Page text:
Jennifer Lopez apologised for how she smelled. That light waft of cigarette smoke, she said, gesturing with a faux-tattooed arm. Maybe it was her, maybe it was embedded in the white couches and plush carpeting, here on the 29th floor of a midtown Manhattan high-rise. Either way, the mood was set.
It was near the end of shooting for ‘Hustlers’, a spiky-smart drama in which Lopez plays a single mother from the Bronx — “so that comes easy,” she said — and a stripper extraordinaire who masterminds a scheme to con her Wall Street clientele out of money by nearly any means necessary. A moment later, she and her co-star, Constance Wu, were filming a scene in which they cook up the MDMA-ketamine concoction they would use on their marks.
“How much?” Wu, playing a newbie named Destiny, asked. “Just a sprinkle,” Lopez, as the wily, cigarette-dangling Ramona, advised.
The writer-director, Lorene Scafaria, watched behind the camera, surrounded by sheets of aluminium foil flaked with prop drugs. It’s only the third feature she’s made, and the flashiest by far. ‘Hustlers’ is based on a real-life tale, which appeared in New York magazine in 2015, about a crew of high-end strippers in New York who — after their customer base deflated thanks to the 2008 recession — found creative, and illegal, ways to keep business going. (They were eventually caught.)
Though the story dates back a decade, its themes — gender dynamics, economic inequality, sex, cash and female solidarity — resonate richly now. So much so that the movie is being rushed into theatres less than six months after filming ended.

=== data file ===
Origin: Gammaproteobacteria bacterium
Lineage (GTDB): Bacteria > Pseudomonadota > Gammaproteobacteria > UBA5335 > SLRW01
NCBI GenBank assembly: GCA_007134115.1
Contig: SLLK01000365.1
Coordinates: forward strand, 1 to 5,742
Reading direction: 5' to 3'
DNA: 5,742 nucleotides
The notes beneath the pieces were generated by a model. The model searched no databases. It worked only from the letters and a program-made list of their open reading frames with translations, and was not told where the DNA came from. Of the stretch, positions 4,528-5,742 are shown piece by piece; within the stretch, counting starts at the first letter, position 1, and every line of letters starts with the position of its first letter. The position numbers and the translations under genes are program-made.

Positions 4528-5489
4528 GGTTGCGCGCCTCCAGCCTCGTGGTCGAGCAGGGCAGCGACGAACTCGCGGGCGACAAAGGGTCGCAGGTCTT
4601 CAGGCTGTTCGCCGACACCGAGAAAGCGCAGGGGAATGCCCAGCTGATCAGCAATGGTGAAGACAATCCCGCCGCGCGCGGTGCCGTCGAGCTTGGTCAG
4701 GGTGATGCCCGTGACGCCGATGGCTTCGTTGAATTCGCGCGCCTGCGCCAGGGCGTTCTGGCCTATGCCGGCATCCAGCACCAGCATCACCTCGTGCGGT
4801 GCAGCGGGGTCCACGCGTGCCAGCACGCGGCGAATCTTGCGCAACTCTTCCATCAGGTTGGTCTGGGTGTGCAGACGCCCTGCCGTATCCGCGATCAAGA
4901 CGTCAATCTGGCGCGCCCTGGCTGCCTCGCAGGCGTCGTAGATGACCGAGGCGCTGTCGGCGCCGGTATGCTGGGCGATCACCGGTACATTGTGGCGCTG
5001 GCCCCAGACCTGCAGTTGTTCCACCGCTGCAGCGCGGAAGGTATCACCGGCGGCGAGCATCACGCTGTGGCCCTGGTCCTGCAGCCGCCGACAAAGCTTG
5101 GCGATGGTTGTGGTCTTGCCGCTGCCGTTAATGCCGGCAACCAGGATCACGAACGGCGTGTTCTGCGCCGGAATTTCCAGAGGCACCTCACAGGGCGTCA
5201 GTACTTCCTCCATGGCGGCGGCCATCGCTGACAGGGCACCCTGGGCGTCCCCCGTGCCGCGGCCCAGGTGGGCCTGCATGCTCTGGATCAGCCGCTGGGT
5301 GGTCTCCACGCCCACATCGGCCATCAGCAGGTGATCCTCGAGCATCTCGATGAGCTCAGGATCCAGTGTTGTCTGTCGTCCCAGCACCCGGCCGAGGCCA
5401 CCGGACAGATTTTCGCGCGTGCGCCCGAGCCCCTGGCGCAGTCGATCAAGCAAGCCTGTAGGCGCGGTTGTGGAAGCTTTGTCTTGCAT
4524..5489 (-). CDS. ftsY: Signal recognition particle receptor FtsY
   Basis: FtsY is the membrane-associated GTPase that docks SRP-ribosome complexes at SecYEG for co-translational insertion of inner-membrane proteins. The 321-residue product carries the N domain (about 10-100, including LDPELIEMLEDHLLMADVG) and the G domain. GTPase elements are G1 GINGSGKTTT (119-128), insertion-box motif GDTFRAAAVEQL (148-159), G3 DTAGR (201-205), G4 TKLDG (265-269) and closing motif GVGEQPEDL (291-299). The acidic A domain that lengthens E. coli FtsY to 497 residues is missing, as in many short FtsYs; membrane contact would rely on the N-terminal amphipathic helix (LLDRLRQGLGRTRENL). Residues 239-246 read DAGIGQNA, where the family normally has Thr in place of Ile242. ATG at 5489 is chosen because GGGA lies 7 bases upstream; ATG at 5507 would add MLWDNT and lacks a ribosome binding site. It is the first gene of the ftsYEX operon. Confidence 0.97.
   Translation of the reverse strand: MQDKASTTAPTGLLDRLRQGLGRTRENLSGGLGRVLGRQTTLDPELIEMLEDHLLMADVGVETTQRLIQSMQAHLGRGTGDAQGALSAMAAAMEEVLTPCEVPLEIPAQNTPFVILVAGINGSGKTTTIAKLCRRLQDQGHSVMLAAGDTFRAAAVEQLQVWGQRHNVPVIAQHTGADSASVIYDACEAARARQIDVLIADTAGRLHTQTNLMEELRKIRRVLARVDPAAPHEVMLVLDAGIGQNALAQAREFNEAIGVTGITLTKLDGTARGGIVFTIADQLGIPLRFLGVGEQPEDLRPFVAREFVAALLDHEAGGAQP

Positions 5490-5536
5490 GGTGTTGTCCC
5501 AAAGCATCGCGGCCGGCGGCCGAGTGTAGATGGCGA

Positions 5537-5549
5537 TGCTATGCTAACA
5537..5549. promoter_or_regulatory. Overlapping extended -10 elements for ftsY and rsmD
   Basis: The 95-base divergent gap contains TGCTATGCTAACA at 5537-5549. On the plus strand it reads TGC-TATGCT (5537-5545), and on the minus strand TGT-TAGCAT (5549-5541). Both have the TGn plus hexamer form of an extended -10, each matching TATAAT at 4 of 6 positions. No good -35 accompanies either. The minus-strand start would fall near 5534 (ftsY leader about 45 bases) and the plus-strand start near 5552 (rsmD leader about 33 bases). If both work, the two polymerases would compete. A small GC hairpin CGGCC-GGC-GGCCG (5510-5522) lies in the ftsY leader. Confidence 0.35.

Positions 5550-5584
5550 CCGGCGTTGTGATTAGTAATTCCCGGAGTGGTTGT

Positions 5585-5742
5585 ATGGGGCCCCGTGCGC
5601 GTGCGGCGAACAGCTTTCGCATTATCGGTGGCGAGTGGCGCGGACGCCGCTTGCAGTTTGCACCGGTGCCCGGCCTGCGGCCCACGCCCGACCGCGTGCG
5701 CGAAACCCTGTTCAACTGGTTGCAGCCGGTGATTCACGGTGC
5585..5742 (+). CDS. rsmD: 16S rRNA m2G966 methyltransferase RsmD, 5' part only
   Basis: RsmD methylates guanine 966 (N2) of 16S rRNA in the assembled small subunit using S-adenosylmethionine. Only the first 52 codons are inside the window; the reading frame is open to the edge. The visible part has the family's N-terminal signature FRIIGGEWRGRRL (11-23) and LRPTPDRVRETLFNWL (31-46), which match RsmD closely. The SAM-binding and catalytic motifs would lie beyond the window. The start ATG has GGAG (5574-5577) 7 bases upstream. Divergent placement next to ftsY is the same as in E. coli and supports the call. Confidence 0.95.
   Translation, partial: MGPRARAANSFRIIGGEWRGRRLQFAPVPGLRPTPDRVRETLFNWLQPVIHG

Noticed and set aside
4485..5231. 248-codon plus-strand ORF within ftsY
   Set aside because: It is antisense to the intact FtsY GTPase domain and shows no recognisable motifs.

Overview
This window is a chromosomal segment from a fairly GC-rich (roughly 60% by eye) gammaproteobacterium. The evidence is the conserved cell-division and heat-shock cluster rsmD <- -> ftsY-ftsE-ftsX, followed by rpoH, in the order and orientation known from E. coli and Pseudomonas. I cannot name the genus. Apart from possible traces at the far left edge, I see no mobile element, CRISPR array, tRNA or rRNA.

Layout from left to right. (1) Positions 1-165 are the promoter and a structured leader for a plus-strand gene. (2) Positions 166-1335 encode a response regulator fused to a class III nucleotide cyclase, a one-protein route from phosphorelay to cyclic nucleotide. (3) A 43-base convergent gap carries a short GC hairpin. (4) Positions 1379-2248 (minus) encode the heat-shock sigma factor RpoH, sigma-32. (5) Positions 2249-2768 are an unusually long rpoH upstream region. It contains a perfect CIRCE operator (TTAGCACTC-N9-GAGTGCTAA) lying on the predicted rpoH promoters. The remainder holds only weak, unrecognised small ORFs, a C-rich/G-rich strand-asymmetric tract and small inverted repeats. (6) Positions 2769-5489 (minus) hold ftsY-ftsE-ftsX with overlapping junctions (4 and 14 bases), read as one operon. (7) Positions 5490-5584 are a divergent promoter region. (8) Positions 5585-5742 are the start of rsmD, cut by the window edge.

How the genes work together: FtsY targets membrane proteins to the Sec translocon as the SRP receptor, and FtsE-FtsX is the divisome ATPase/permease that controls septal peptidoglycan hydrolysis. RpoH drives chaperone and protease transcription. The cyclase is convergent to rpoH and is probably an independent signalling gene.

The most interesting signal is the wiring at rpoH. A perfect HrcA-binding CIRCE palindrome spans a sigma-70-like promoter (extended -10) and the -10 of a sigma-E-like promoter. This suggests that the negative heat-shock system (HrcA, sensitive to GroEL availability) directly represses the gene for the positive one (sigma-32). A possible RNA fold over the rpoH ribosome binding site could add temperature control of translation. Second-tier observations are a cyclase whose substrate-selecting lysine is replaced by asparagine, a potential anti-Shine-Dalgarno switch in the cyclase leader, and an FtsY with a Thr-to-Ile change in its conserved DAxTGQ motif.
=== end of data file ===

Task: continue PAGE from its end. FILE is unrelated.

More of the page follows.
‘Hustlers’ is the big-screen debut of Cardi B, herself a former stripper from the Bronx, along with appearances by of-the-moment artists like singer Lizzo; actress and trans advocate Trace Lysette (‘Transparent’); Lili Reinhart (‘Riverdale’); and Keke Palmer (newly announced as a host of the third hour of ‘Good Morning America’).
Note the absence of a leading man: There really isn’t one.
For Scafaria, 41, that was the lure of the source material. “Because it was like every good story that you ever read — but with women in it, naturally,” she said. “It wasn’t something that had to be manufactured into an all-female anything.”
No shade to ‘Ocean’s 8’, but the ‘Hustlers’ girl gang radiates a lot more campy fun, especially in the prelapsarian years before the recession.
Here’s the sly superpower of ‘Hustlers’: It’s serving us a Hollywood stripper romp but pivoting to show that life from the women’s point of view. Witness JLo, with her bikini bod, wrapping an adoring Wu into her fur coat on the club rooftop — the very first scene that Scafaria wrote. It plays up Mama Bear relationships in a way that felt familiar to Lopez. (“They call me Ma a lot, the people that work with me,” she noted.) But it’s also transactional, an unabashed display of wealth-envy. It’s intimate but not sexualised — focused on Wu’s female gaze. ‘Hustlers’ has a rare vantage point, as perhaps the only high-calibre feature about strippers made by a female filmmaker.
Rarer still, it doesn’t exoticize the profession. And when it comes to the crimes the women eventually commit, there’s no sugarcoating. The opening montage, which tracks Wu through the club, echoes the Copacabana scene in ‘Goodfellas’. That movie was a touchstone for Scafaria, as she was making her pitch. Because, she said, when it comes to depictions of men in an underworld behaving badly, “we can name 1,000 of those characters by their first and last names; we’ve enjoyed them.”
Real-life female baddies are still so uncommon on screen, though, that they almost seem heroic, not dangerous, by default. “There’s no doubt that people are going to think it’s a female empowerment movie,” Wu said, “because if you look at the highlight reel of the movie, it’s badassery.”